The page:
All posts by stevencheng23

Blog Post #5

Lena’s presentation made me want to know more about the alt-right. I’m interested in politics myself (as can be seen from my topic selection of the Tea Party), but I find the alt-right to be a highly complex collection of a variety of people. The alt-right is commonly thought of as a group of uneducated bigots, but Lena exposed some less-obvious traits such as willingness to have civil discussion on Internet forums. As the alt-right is such a contemporary issue, I am eager to follow future developments on the alt-right as an activist movement seeking to enact a change in society.

Renee’s presentation was the most educational for me. As a Chinese speaker and writer myself, I understood the basis for many of the ideas that Renee discussed, but I had not previously been exposed to the actual application of Chinese linguistics to activism. Renee did a good job outlining the numerous ways in which activists can take seemingly harmless phrases like “eye field” or “grass mud horse” and use them to resist oppression. Also, I learned about the Wenzhou train incident, a very poignant example of the use of social media to counteract government censorship.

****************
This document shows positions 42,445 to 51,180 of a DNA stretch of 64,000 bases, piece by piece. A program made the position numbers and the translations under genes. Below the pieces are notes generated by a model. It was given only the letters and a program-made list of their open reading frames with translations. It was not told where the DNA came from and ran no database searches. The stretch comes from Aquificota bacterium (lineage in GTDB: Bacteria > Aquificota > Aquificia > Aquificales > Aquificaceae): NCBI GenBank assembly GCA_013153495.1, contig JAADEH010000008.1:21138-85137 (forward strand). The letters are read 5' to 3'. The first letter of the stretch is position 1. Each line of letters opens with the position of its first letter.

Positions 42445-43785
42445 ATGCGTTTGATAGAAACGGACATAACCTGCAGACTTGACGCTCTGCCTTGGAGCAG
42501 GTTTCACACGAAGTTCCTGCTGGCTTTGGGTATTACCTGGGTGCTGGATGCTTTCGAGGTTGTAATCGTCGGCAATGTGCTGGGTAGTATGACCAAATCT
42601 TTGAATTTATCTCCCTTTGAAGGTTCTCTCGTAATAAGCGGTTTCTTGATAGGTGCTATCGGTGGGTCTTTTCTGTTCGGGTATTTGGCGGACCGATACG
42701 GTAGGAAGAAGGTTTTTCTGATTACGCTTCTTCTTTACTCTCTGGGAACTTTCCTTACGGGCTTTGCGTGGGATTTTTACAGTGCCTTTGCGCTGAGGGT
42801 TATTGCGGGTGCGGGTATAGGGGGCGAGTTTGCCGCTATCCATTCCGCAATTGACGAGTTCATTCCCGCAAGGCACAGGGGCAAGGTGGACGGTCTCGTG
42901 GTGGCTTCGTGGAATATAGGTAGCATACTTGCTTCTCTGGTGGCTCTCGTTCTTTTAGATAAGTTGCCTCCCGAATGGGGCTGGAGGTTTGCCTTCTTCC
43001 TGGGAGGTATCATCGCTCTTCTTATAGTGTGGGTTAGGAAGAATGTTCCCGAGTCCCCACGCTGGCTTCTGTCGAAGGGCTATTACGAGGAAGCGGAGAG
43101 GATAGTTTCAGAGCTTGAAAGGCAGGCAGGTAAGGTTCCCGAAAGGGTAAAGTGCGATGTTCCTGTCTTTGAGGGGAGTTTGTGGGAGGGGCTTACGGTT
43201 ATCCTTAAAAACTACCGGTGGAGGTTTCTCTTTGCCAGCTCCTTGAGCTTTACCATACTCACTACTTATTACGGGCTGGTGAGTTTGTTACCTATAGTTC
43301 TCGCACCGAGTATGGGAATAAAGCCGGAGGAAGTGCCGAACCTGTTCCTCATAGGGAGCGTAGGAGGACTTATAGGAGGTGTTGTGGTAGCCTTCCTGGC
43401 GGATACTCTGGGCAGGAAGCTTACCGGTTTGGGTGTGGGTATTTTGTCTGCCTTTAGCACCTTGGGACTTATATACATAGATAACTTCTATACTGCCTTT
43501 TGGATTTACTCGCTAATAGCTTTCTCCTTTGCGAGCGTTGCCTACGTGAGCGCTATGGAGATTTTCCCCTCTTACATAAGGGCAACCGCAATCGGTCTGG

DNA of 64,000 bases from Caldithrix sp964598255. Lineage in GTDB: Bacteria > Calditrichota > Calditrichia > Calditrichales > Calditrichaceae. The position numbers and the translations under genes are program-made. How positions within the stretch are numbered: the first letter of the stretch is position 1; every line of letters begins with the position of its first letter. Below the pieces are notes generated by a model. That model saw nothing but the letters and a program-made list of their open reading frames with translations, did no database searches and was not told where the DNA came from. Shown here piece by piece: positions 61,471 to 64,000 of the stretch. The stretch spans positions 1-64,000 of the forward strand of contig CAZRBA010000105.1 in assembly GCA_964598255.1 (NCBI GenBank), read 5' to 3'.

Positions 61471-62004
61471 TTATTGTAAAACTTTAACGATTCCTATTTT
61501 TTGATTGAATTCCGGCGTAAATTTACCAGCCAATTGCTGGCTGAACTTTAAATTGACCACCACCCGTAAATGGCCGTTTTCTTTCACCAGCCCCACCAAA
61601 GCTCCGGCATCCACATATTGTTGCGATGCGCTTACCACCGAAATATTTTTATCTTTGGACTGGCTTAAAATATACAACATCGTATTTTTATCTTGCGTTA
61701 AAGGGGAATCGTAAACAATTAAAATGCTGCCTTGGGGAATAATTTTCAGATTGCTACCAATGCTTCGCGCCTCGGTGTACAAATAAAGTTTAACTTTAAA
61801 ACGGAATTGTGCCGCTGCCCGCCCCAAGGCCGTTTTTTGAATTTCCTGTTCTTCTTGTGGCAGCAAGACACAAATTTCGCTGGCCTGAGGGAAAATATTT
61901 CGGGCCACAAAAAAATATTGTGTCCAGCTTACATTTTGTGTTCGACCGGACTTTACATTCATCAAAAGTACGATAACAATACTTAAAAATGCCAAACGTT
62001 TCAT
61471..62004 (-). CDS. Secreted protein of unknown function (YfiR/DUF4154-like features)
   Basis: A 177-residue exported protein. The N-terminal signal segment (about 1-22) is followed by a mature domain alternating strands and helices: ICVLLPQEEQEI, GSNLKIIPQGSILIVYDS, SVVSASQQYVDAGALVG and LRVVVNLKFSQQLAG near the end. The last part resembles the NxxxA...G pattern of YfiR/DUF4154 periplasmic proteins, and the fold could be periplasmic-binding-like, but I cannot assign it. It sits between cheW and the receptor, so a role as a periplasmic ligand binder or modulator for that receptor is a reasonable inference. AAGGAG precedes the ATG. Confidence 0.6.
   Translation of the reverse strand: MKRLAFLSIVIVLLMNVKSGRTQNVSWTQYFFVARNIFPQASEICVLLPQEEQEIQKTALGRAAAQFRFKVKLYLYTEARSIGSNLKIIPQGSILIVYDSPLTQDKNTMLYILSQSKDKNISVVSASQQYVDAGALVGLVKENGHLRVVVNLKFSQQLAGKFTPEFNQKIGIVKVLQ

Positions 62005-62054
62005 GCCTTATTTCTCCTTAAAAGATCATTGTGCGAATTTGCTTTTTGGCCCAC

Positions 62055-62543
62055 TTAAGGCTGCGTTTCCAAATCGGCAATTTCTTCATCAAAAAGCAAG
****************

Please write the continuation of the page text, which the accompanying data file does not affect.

Makena’s presentation had numerous surprising aspects. I was not so shocked that greenwashing is practiced – it seemed obvious that companies would promote their image by trying to appear more environmentally friendly. What was shocking was that the exact opposite of this practice also exists. Brownwashing understates environmentally friendly developments, in an attempt to appeal to shareholders looking for profitable ventures. This revealed that the issue of corporate image is not as one-dimensional as I thought and there are a number of tactics companies use to manipulate their reputation.

Chris’s presentation on love as a force for social justice was the most inspirational for me. Though a highly abstract topic, Chris was able to draw connections to the idea of love in a variety of activist leaders and movements such as the Black Power movement, Martin Luther King Jr., and the modern Black Lives Matter movement, showing how love is used by each of these groups and proposing ways in which love could further the motives of these activists. In addition, Chris was very engaging as a speaker with attractive visuals to convey feeling and imagery.